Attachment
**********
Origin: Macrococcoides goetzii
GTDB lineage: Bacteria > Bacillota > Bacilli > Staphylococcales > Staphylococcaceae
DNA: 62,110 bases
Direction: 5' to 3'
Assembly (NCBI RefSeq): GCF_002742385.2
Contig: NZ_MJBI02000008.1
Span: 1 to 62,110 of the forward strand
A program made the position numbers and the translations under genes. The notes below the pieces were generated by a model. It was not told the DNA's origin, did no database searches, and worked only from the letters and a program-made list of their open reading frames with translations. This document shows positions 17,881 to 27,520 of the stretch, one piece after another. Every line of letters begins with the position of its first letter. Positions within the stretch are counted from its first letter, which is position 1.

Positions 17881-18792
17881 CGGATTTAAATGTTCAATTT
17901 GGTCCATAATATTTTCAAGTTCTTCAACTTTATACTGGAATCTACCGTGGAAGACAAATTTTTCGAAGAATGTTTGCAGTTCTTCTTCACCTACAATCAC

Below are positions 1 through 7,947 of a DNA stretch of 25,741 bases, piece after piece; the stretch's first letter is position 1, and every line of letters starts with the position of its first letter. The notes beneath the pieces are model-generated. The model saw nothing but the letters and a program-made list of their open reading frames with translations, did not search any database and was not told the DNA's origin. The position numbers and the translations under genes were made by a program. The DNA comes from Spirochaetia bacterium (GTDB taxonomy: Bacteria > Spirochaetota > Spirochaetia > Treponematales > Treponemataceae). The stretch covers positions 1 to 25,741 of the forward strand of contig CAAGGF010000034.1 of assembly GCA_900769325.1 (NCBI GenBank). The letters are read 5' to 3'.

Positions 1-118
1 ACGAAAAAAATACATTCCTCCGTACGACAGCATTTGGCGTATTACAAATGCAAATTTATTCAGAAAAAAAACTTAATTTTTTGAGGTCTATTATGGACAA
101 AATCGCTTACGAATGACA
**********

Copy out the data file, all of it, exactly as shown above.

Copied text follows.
Origin: Macrococcoides goetzii
GTDB lineage: Bacteria > Bacillota > Bacilli > Staphylococcales > Staphylococcaceae
DNA: 62,110 bases
Direction: 5' to 3'
Assembly (NCBI RefSeq): GCF_002742385.2
Contig: NZ_MJBI02000008.1
Span: 1 to 62,110 of the forward strand
A program made the position numbers and the translations under genes. The notes below the pieces were generated by a model. It was not told the DNA's origin, did no database searches, and worked only from the letters and a program-made list of their open reading frames with translations. This document shows positions 17,881 to 27,520 of the stretch, one piece after another. Every line of letters begins with the position of its first letter. Positions within the stretch are counted from its first letter, which is position 1.

Positions 17881-18792
17881 CGGATTTAAATGTTCAATTT
17901 GGTCCATAATATTTTCAAGTTCTTCAACTTTATACTGGAATCTACCGTGGAAGACAAATTTTTCGAAGAATGTTTGCAGTTCTTCTTCACCTACAATCAC

Below are positions 1 through 7,947 of a DNA stretch of 25,741 bases, piece after piece; the stretch's first letter is position 1, and every line of letters starts with the position of its first letter. The notes beneath the pieces are model-generated. The model saw nothing but the letters and a program-made list of their open reading frames with translations, did not search any database and was not told the DNA's origin. The position numbers and the translations under genes were made by a program. The DNA comes from Spirochaetia bacterium (GTDB taxonomy: Bacteria > Spirochaetota > Spirochaetia > Treponematales > Treponemataceae). The stretch covers positions 1 to 25,741 of the forward strand of contig CAAGGF010000034.1 of assembly GCA_900769325.1 (NCBI GenBank). The letters are read 5' to 3'.

Positions 1-118
1 ACGAAAAAAATACATTCCTCCGTACGACAGCATTTGGCGTATTACAAATGCAAATTTATTCAGAAAAAAAACTTAATTTTTTGAGGTCTATTATGGACAA
101 AATCGCTTACGAATGACA